Rhonna sent me some books. She is a goddess of all things literary. I am reading these books. I am get much out of these books.
Really what I want to do is sit down and talk to her about this, but she is busy and offline, so I will sit here on a little soap box and bore you with thoughts on writing.
Jerome Stern says,
“Dialogue is not just quotation. It is grimaces, pauses, adjustments of blouse buttons, doodles on a napkin, and crossings of legs. When people communicate, they communicate with their faces, their bodies, their timing, and the objects around them. Make this a full conversation. Not just the words part.
How wise. And so right, of course. I was thinking about this in terms of my own writing.
I have been historically very bad with dialogue, and I know it. In my past (10 years ago) I wrote dialogue that wasn’t incorrect, per se, but just didn’t feel right. So when I started up again recently, I decided to just go very very easy on the dialogue. I use it very sparingly now, and cut it out where possible.
But I was thinking about this comment, about the fact that it’s not just about what’s in quotation marks, and I realized that I had done something sort of odd. Well, odd for me, I think. Without realizing.
Lately, I’ve done dialogue parts, that simply HAVE to be dialogue parts, and I notice that when things get more dramatic, and scary, and really delicate, I sometimes start to drop away everything but the dialogue. So like, I’ll start with one sentence of dialogue, and then a paragraph of thoughts or fiddling or whatever, and then another line of dialogue. Very very spaced out, as if it takes forever. But in some scenes, where the place is set, and the characters are, you know, quite far along in the development, so that we know what they’re thinking even without me saying so…I kind of let them drift off.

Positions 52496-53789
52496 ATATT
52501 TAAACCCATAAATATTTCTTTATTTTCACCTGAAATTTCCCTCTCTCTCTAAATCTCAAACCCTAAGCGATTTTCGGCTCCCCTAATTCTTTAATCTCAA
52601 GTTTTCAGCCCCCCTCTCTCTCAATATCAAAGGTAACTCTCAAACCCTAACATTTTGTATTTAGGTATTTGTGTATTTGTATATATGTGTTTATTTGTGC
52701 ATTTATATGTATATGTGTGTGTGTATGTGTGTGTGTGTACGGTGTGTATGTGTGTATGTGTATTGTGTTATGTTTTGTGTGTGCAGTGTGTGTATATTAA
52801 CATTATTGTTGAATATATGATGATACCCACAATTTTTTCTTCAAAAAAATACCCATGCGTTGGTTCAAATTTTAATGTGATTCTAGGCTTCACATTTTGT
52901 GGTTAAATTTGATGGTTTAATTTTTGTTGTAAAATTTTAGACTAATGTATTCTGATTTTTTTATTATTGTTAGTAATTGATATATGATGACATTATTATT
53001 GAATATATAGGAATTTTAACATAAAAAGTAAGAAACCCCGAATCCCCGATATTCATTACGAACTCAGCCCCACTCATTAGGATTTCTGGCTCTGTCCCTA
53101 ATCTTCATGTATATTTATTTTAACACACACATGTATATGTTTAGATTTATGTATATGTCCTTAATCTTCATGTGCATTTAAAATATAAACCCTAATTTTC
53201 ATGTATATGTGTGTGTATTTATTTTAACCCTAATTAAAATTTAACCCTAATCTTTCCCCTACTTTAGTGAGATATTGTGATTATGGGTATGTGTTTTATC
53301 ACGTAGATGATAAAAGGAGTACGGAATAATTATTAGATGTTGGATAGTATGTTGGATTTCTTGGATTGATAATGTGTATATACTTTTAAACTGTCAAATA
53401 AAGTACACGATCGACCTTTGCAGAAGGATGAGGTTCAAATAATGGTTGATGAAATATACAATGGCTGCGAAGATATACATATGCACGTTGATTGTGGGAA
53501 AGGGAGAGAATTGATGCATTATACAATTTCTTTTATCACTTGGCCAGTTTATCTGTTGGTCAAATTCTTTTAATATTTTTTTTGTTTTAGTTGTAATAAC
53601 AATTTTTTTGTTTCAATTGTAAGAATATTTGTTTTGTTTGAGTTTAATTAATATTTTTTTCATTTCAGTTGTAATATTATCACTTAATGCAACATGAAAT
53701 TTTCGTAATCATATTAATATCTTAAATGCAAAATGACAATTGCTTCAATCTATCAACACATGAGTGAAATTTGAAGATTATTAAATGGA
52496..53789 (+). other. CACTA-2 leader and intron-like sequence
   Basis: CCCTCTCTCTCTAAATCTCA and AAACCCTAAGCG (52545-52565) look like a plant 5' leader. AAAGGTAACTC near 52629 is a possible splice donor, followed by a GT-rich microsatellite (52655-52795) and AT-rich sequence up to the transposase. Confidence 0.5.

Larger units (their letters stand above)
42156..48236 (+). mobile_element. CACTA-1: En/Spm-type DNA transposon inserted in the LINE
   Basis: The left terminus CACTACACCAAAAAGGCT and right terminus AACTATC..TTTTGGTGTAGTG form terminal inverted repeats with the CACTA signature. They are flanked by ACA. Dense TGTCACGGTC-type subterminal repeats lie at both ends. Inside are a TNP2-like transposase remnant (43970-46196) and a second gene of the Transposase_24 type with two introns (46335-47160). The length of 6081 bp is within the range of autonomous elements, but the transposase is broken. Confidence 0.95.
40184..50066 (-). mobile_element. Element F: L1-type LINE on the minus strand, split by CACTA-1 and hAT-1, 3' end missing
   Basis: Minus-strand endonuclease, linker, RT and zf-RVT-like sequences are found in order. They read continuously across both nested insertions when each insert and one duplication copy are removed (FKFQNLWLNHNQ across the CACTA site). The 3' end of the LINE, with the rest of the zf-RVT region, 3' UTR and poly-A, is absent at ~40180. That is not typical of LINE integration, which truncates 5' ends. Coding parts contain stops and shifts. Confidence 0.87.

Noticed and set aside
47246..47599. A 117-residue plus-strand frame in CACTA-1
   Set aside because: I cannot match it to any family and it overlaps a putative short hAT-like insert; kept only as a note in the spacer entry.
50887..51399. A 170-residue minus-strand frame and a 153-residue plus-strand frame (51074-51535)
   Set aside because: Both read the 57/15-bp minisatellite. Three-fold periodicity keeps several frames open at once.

Like. I have one set of dialogue that takes place at the very very end of a story, where there’s been all this behind the eyes things that no one ever says, with this whole dance of ‘everything is totally normal and we have no trust problems here’, and suddenly at the end, one of the characters asks the ‘elephant in the middle of the room’ question. And the scene has been going on for some time, it’s on, like, page 5 or 6 of it. And I just stop describing. Suddenly it’s just all words, I don’t even interject with who’s speaking, though it’s pretty clear who is, thankfully. Like, you’ve been waiting to hear these words from those mouths for 18 chapters and now here it is.
There comes a point where I, as the third person narrator, just stepped back to let these characters express what they’ve been thinking about and muddling over the whole time, and there’s this stillness abou that. As if, and I guess this is the point, in a conversation like this, there is nothing else that’s important, nothing else significant. The body, the physical world just kind of disappears for a moment and this sort of…quiet conversation is all there is.
I know you can’t do this a lot. Like. Probably best to do it almost never. But I really like the end of that story. I think it’s quite effective, particularly since I am so heavily descriptive most of the time.
Well, I guess I could add lots of description in there. Maybe it would be improved by that. But there’s something about the zeroing in, the quietness of it, that I really like. It gives that last bit of dialogue this incredible weight, I think. Kind of hanging in the middle of nowhere kind of weight. But also a kind of lightness, like the slightest move might make it float away, or shatter, or disintegrate.
What I love best about rules for writing is how sometimes breaking them is the fun part.